Friday, February 23, 2018

Parents could use some lessons too

Express editorial logo396

Mark Fraser

 The recent debate over corporal punishment has revealed a wide gap in opinion, with a majority of citizens appearing to be in favour of licks. It is also clear from the way both sides have framed the discussion that there is little or no hope of a meeting of minds. 

This is so much the case that people cannot even agree on what they saw on the now-infamous Facebook video in which a mother, Helen Bartlett, beat her 12-year-old daughter with a belt. Some people interpret her attitude as mindless rage, others see a self-controlled woman applying measured blows.

Those who oppose corporal punishment are convinced that beating children is an absolute wrong, while those who are in favour are equally convinced that physical punishment is absolutely essential for keeping “difficult” children on the straight and narrow. 

Ideally, such differences of opinion should be settled by reasonable debate informed by evidence and ethical argumentation. Parenthood, however, is an emotive topic and most parents tend to believe that they know what is best, not only for their own children, but for other people’s children as well. This is why even persons who do not beat their children have expressed support for corporal punishment, since other people’s children are not as well-behaved and as charming as their own.

For this reason, there is probably no other topic on which the views of experts are so readily dismissed, since every parent naturally feels they are the most knowledgeable persons about their children. This is, of course, true in the sense of familiarity, but knowing your child’s quirks is a different sort of knowledge from knowing the most effective parenting practices.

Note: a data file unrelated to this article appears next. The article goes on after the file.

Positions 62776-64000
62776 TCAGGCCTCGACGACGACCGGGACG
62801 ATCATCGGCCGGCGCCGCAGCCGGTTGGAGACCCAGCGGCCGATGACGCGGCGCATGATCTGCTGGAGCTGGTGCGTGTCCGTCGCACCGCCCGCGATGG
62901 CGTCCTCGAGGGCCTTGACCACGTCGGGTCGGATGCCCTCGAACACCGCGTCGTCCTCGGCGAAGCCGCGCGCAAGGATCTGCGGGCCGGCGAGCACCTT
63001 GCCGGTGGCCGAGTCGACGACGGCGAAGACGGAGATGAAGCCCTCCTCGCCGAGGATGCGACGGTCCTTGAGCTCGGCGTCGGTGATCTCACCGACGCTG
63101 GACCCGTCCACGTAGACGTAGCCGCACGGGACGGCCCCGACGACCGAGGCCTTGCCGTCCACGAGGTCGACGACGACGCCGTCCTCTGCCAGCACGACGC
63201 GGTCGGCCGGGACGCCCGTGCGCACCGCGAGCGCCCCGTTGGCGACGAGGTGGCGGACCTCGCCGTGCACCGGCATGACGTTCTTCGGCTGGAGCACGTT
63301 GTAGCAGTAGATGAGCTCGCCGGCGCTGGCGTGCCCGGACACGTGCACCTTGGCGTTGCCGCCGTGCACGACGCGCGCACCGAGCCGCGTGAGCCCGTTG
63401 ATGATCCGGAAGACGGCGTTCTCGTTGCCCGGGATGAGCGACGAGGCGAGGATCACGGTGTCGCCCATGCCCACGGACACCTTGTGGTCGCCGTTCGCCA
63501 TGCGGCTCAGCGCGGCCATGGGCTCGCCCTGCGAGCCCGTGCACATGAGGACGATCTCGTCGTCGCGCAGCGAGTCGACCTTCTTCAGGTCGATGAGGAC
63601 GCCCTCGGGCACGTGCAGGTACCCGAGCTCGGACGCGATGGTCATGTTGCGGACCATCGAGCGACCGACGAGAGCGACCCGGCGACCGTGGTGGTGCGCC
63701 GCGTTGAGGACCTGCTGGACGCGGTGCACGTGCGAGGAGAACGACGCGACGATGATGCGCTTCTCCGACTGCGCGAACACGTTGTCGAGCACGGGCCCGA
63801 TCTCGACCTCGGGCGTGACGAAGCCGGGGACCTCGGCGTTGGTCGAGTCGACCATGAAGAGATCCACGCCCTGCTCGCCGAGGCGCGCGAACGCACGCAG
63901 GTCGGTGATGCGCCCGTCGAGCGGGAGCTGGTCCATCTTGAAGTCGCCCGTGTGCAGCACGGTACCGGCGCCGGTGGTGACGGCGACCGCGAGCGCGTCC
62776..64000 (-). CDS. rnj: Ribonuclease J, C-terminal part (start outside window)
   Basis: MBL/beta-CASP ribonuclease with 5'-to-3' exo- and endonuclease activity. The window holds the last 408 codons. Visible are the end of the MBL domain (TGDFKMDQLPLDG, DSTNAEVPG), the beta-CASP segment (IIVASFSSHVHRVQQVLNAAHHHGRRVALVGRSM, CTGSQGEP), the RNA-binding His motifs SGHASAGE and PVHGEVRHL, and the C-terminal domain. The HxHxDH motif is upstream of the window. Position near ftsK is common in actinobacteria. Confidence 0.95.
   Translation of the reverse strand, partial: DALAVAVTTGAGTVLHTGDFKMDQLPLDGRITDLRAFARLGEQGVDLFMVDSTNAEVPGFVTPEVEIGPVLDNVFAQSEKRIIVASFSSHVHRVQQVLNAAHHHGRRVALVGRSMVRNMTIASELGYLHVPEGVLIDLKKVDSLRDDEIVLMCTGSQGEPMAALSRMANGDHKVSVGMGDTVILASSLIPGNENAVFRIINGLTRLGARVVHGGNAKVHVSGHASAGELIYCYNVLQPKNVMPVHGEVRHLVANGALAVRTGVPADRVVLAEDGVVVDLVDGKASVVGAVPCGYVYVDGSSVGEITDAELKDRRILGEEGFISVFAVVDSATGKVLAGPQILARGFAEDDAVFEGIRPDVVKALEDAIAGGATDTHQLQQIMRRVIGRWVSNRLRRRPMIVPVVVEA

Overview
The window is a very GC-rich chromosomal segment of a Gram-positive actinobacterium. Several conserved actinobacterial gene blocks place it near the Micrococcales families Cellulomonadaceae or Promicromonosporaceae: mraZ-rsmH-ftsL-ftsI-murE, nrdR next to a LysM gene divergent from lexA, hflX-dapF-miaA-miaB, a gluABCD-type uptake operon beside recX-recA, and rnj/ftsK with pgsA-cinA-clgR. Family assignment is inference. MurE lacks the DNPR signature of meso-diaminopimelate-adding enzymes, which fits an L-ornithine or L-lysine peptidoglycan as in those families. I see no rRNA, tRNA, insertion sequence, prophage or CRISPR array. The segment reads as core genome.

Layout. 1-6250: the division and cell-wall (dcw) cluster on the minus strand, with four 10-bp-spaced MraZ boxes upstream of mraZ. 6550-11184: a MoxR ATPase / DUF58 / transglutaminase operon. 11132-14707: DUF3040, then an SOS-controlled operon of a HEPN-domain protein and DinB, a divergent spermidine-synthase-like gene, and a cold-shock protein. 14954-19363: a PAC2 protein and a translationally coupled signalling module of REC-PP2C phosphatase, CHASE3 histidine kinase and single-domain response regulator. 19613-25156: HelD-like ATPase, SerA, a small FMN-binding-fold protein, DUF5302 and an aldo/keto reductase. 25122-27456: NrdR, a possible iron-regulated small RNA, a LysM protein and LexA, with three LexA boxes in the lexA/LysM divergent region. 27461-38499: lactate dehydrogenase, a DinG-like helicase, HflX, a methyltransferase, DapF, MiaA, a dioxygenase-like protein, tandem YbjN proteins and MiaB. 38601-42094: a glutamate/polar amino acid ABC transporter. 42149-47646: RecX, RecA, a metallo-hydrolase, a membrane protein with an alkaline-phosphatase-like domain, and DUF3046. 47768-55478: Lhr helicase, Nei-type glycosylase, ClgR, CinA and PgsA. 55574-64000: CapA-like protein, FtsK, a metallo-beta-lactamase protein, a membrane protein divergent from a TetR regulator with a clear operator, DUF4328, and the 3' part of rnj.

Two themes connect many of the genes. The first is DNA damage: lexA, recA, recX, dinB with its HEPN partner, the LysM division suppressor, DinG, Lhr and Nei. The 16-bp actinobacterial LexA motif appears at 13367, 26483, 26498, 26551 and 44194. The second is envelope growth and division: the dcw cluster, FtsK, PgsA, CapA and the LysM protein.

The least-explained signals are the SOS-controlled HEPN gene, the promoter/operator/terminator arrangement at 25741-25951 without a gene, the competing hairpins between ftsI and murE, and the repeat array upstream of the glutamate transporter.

But ours is a society in which research is not widely respected and where politics rather than data usually inform policy decisions, including whether there should be a law on corporal punishment. That is unfortunate, because there has in fact been extensive research on parenting and a consensus has begun to emerge on the best practices parents can use in order to help their children grow up to be happy and healthy adults.

Thus, the most effective parenting style has been categorised as “authoritative”. These parents indulge their children but also set clear limits and, most importantly, explain the reasons for those limits and, when children transgress, the reasons for any punishment. Psychologists have also found that this talk approach has the additional benefit of widening a child’s vocabulary, which has academic benefits later on.

The debate, however, has revealed that even people who are not adamant supporters of corporal punishment do not know how to discipline children without licks. It therefore seems that parental education would be a good first step in addressing this issue.